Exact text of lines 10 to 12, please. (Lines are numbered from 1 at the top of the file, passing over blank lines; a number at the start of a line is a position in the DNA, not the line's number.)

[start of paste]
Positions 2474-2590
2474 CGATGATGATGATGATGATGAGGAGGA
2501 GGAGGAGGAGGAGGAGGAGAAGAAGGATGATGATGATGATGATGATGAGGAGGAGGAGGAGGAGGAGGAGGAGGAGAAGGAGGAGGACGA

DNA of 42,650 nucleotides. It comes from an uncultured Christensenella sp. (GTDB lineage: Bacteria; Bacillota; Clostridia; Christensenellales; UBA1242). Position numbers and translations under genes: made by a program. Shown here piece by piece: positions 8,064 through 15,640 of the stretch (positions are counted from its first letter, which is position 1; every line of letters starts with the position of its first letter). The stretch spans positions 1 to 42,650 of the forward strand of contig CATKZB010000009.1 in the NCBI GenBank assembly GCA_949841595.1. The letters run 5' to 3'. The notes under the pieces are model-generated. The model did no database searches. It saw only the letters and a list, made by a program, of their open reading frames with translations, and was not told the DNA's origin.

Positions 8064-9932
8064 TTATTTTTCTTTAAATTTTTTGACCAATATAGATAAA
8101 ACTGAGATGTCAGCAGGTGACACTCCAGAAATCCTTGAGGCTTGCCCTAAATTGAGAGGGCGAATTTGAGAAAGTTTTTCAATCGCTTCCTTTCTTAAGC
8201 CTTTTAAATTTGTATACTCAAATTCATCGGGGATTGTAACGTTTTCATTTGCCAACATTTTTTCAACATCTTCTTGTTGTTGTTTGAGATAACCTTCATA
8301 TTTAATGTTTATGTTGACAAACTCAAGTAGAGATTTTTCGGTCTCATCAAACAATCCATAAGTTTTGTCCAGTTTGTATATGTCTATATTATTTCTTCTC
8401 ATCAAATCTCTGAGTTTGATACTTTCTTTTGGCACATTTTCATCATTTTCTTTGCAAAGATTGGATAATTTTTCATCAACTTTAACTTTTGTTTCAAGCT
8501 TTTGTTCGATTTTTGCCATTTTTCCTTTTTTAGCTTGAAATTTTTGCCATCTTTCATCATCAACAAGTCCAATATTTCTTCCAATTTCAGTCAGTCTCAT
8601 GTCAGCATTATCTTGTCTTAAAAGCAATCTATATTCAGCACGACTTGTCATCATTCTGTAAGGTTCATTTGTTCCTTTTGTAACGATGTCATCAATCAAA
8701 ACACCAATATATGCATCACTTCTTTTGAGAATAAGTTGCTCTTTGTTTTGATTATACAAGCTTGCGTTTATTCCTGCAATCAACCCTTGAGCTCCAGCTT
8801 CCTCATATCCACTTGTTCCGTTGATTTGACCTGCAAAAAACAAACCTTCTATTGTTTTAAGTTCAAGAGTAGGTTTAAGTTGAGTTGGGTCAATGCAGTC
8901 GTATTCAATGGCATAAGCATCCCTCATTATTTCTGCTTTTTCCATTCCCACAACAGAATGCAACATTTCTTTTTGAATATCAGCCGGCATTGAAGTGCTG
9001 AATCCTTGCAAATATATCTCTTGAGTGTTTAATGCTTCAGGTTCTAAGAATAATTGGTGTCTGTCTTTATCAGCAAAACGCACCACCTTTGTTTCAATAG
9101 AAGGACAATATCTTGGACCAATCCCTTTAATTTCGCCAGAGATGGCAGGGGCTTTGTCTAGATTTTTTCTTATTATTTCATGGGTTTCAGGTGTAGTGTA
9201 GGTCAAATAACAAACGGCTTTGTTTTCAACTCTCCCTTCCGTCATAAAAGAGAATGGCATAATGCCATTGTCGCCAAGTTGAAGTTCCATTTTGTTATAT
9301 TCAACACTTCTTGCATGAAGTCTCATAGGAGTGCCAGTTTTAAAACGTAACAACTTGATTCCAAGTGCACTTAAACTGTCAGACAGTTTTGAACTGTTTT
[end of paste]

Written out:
8401 ATCAAATCTCTGAGTTTGATACTTTCTTTTGGCACATTTTCATCATTTTCTTTGCAAAGATTGGATAATTTTTCATCAACTTTAACTTTTGTTTCAAGCT
8501 TTTGTTCGATTTTTGCCATTTTTCCTTTTTTAGCTTGAAATTTTTGCCATCTTTCATCATCAACAAGTCCAATATTTCTTCCAATTTCAGTCAGTCTCAT
8601 GTCAGCATTATCTTGTCTTAAAAGCAATCTATATTCAGCACGACTTGTCATCATTCTGTAAGGTTCATTTGTTCCTTTTGTAACGATGTCATCAATCAAA